Wednesday, August 19, 2015

Debunking Attacks on CC

I was already going to write a book recommendation for the one I mention (which will follow shortly after) but I saw this show up on my Facebook feed:


I couldn't hold back and replied with a long comment because a previous commenter said they had opted their child out of common core testing. Here's what I said:

Ok I need to clear this up as a math teacher. The old way is not gone. Kids are encouraged to come up with strategies to add before they are finally taught the old way which we call the standard algorithm. 

The example on the right is a terrible example of a common core method and hard to decipher. They are saying decompose 37 into 5+2+10... Without plus signs. Then counting up. Inefficient.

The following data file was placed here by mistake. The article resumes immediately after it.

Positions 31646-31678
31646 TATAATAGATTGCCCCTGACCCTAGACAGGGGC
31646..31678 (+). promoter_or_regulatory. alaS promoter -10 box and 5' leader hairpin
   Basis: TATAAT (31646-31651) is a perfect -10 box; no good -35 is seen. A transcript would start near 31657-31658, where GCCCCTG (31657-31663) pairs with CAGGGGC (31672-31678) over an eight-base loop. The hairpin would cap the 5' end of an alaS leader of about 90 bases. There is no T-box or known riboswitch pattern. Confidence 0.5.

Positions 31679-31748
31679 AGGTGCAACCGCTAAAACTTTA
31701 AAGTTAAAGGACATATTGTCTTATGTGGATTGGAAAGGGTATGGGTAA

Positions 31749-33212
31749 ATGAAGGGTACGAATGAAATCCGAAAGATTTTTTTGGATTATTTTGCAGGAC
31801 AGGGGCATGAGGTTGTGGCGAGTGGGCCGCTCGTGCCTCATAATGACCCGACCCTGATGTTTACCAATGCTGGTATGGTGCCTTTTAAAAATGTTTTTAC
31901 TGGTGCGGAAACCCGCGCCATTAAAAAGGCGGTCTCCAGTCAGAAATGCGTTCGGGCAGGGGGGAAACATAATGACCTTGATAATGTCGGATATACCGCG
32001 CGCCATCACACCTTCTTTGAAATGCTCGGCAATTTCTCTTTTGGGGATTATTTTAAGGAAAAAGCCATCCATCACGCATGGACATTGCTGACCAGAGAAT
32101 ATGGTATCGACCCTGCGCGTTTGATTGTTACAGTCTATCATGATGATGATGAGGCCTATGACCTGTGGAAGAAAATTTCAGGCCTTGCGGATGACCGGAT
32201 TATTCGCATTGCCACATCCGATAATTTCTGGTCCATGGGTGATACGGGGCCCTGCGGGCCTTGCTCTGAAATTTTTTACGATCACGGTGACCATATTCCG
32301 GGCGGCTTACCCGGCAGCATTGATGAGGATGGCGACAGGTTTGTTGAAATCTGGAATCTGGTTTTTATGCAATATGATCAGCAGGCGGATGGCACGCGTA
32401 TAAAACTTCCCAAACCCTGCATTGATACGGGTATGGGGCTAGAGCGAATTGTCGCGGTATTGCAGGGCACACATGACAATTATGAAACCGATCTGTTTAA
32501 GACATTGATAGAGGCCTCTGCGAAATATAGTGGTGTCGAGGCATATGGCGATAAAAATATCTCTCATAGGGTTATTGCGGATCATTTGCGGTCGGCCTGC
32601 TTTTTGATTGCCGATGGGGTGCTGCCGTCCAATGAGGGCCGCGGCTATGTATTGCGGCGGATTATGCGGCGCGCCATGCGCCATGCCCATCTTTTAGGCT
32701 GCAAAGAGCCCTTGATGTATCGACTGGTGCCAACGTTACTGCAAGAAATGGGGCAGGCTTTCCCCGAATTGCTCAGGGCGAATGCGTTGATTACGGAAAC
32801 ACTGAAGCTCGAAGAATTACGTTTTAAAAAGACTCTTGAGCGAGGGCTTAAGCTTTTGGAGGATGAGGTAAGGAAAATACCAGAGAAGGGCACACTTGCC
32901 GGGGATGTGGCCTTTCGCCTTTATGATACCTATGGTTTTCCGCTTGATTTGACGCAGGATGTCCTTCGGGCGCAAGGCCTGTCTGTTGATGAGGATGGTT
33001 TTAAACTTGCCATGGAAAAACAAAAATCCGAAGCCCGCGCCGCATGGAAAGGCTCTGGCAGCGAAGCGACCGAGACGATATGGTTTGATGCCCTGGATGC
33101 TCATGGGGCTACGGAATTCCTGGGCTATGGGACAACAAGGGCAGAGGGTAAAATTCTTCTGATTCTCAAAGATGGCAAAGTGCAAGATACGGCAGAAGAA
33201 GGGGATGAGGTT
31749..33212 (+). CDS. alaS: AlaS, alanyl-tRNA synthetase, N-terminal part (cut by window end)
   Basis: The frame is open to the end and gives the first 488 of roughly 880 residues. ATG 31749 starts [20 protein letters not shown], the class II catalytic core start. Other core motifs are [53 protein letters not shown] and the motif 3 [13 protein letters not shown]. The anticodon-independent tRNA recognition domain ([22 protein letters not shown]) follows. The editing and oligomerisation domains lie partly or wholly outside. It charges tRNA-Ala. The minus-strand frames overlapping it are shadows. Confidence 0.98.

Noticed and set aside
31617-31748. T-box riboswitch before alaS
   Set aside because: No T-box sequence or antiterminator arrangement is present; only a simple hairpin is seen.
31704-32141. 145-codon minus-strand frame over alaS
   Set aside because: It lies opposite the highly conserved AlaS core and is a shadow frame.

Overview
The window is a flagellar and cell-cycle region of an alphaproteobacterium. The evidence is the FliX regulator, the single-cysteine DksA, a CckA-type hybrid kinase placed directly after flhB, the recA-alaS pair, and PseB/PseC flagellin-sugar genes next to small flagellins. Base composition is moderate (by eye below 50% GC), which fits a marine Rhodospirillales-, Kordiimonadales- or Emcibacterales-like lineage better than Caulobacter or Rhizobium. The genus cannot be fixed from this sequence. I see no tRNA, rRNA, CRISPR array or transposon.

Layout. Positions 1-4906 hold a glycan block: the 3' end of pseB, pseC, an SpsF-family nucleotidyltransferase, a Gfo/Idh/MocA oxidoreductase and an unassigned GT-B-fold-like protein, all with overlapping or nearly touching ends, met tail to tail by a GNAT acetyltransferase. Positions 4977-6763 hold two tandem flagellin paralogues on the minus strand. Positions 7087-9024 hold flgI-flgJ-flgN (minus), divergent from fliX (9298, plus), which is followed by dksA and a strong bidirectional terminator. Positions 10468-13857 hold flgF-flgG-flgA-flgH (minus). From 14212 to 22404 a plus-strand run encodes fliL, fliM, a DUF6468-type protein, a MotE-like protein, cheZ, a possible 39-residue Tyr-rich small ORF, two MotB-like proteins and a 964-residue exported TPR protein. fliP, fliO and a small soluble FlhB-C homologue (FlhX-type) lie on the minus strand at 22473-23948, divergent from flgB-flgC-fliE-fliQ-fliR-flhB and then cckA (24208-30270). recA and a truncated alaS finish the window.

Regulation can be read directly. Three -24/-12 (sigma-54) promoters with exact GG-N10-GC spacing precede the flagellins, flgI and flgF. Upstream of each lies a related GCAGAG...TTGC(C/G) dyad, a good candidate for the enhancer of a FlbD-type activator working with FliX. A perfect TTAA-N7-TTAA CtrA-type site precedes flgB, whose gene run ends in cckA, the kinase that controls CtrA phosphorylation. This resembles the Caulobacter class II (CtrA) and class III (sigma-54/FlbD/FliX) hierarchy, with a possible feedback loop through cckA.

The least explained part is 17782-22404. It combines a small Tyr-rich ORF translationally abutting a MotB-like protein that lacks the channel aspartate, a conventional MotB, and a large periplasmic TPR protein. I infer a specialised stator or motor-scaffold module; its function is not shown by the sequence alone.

We want kids to know you don't always have to add from right to left. For example 53 plus 37 is the same as 50 + 3 and 30 +7. 7 and 3 makes 10 which represents that little 1 being carried in the standard algorithm. Then add 10 to 50 and 30 and you get 90. 

One reason we will not teach the standard algorithm for example for subtraction first is for example doing 100 - 3. It makes no sense to cross out numbers and regroup. Why not break up 100 into 95+5 then minus 3. Now I got 95 + 5 - 3 which is 95 + 2 or 97.

Final point. When kids are taught a procedure they regurgitate it then forget it. If you learn it conceptually, struggle, learn strategies cooperatively with your peers, the odds go way up for retaining the information. 

I read a book this summer. Common core math for parents for dummies. It's great and talks k-12. Hope this helps or gives you a different point of view. I obviously support common core."

And the person thereafter replied with:


Everyone should read the book. Teachers, parents, administrators. I already did. 

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